“Our CSAT was abysmal, I hate to say,” Schwartz said. “But after seven, eight months of Zendesk, it was around 75 percent—a 114 percent improvement.”
That improvement in the company’s CSAT score stemmed from better training, enforcing first-response SLAs, and Zendesk’s efficient workflows. “It was Zendesk’s ease of use—it was very quick,” Schwartz said. “We could train the agents how to use Zendesk very quickly. It’s been a helpful tool to get the right tickets to the right people and to respond to them in a good amount of time.”
Although Nexon’s SLA for an email ticket is to reply within 18 hours, the teams generally respond in 10 hours or less—another marked improvement.
As Nexon continues to fine-tune its customer service, the company has also begun to work closely with Zendesk’s professional services team to customize the platform to better serve gamers. Initially, those gamers would land on a help center page, review a few self-service articles, and then click a button to submit a ticket. Now users can submit a ticket directly from a help center article powered by Zendesk Guide, which helps Nexon to more accurately categorize issues and efficiently manage its ticket workflow.
“If players find a particular help center article helpful for their issue, then they don’t have to back out and go through the natural, organic ticket-submission process,” said Samantha McPherson, associate manager of customer support and certified Zendesk admin. “It’s really fast for them to be able to just click the button, not have to think about what type of issue they’re having—whether it’s account-related or a game-playing issue.”
The Zendesk team also helped Nexon to create banner notifications using the API to communicate important messages to players almost instantly, so that players are alerted to game issues that Nexon is already actively working to fix. The team also made one branding customization that helps make the support experience fun. Depending on what game a player was engaged in when they launched live chat, they see a custom background or a character from that game.
Besides taking advantage of Zendesk’s ability to be customized, Nexon has also integrated Zendesk with JIRA and utilizes Zendesk-built marketplace apps such as Pathfinder and the Ticket Redaction App to track how customers use self-service articles, and remove sensitive account information from tickets, respectively.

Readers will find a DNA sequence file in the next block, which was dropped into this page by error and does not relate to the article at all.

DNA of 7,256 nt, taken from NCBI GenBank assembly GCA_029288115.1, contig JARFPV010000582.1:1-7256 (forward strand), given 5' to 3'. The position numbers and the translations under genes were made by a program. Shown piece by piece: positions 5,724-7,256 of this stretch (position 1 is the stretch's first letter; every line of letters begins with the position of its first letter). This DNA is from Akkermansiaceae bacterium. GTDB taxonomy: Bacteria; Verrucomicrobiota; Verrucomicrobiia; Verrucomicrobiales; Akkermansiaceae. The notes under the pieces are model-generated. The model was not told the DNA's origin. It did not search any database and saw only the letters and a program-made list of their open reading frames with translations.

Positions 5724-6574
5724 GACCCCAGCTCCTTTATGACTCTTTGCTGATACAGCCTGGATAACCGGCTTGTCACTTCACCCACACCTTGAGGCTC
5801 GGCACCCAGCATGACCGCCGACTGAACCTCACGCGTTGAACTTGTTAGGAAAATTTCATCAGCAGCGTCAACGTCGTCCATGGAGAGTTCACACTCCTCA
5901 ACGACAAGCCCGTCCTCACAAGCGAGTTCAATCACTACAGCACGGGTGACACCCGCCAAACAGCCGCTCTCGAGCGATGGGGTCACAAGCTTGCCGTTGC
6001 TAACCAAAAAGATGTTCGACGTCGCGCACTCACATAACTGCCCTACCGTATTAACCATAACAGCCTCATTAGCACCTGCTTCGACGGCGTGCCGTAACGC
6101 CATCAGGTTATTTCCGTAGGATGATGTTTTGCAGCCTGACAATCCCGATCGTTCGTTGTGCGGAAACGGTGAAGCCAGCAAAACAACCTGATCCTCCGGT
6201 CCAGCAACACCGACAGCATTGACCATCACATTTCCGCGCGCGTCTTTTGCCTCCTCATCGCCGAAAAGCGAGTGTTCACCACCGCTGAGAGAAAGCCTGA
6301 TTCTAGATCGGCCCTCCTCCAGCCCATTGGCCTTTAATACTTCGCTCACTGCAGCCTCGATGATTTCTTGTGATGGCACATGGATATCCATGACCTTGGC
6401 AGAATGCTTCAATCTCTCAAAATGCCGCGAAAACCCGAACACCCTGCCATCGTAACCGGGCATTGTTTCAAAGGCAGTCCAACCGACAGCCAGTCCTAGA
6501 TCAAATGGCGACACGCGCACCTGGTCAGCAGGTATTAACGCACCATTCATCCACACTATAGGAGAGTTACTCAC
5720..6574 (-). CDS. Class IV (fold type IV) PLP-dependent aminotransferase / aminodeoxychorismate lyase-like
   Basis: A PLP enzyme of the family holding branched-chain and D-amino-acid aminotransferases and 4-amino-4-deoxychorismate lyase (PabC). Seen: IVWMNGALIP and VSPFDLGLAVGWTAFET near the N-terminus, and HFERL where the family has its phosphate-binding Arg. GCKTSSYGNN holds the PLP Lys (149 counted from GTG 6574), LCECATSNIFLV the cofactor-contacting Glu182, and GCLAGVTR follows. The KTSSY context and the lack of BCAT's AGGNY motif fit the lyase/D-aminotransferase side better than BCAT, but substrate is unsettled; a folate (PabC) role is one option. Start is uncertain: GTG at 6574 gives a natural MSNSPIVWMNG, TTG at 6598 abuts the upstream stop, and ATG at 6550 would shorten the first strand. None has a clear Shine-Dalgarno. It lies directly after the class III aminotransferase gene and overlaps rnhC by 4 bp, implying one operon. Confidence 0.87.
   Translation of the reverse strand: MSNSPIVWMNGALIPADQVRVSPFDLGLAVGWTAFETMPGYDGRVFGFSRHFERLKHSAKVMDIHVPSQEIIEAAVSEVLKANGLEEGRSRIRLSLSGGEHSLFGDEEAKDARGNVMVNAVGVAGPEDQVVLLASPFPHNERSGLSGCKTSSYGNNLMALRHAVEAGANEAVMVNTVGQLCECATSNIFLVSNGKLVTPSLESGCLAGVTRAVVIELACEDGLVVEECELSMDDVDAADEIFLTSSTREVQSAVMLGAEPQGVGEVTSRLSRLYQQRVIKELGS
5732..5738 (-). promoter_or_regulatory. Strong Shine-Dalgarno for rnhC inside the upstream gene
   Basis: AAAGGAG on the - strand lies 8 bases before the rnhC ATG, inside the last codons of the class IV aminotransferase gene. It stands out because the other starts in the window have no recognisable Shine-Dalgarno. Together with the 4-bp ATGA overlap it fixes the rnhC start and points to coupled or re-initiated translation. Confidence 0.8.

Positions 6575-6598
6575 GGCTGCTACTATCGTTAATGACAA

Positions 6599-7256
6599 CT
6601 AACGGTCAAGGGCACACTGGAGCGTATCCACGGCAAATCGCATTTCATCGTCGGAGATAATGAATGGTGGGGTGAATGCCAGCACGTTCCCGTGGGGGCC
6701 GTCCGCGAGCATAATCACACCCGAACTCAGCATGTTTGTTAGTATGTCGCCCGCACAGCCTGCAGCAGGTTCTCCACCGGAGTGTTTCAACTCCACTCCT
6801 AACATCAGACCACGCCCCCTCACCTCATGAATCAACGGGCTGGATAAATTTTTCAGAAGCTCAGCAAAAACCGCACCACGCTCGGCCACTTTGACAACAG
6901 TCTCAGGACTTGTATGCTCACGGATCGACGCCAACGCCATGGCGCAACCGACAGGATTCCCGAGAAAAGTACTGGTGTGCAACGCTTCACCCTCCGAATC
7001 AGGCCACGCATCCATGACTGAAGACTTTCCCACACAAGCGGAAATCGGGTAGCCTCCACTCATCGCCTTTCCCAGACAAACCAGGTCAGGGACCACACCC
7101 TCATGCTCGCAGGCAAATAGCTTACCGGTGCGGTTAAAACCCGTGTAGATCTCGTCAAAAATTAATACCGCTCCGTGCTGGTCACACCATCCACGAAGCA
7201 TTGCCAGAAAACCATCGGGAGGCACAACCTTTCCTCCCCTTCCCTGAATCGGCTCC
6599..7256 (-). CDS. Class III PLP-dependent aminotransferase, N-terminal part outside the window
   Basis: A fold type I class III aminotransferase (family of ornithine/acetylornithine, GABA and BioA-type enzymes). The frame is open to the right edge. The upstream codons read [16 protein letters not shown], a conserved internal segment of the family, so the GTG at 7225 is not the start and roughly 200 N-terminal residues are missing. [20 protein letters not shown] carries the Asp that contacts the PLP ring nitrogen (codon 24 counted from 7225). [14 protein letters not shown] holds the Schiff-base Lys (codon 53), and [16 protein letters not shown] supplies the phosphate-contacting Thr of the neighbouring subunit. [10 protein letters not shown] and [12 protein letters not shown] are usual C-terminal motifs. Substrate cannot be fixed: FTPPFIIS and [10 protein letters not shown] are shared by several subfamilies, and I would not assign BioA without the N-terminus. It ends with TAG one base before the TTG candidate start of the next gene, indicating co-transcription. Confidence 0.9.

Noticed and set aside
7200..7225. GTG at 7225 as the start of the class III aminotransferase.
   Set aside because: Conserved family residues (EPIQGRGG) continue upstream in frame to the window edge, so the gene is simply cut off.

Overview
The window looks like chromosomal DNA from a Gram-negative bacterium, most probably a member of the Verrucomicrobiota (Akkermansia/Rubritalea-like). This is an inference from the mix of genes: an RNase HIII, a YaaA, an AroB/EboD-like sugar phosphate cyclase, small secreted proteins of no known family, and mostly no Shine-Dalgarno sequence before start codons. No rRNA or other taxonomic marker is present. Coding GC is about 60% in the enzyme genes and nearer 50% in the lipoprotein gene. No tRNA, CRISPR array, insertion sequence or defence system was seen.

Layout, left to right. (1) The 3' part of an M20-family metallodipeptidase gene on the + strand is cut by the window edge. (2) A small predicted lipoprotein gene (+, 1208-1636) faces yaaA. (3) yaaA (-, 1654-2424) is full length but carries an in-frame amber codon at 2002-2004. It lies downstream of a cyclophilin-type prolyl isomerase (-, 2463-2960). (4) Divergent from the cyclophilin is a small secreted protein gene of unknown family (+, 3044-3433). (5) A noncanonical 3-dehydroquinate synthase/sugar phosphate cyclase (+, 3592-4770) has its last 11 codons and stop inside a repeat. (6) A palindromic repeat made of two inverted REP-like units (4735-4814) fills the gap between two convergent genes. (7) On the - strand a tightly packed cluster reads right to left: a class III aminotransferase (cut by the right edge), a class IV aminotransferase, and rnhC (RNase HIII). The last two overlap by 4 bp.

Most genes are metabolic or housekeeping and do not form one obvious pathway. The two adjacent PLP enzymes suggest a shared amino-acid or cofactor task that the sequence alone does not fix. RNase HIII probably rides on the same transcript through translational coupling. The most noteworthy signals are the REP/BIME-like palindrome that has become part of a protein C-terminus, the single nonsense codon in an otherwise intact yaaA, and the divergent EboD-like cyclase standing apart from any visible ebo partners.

About the JIRA integration, McPherson commented: “The nice thing is that the developers can have access to everything that the player is commenting on without needing to go into Zendesk—they can just look at the ticket history within the JIRA ticket that we create. It’s also nice to be able to link multiple tickets to a single JIRA issue.”
Another big win came in the form of creating triggers associated with tags. If an agent applies a particular tag to a ticket, for example, the ticket will close within designated time period (say, one minute). For Nexon, having the ability helps to enforce an industry-specific best practice by allowing the team to close tickets related to ban appeals.
McPherson looked at the Zendesk Certification exam as a way to test her knowledge of Zendesk and she used the exam prep materials to take a deeper dive into more advanced admin features, some of which she hadn’t needed to use in her day-to-day.
“Passing the exam has given me a huge boost of confidence, as well as a better understanding of the purpose of each Zendesk feature,” she said.
“Zendesk has been very receptive to our questions and our needs. We use the live chat assistance in Zendesk often, and when we create tickets, Zendesk’s response time is incredible.”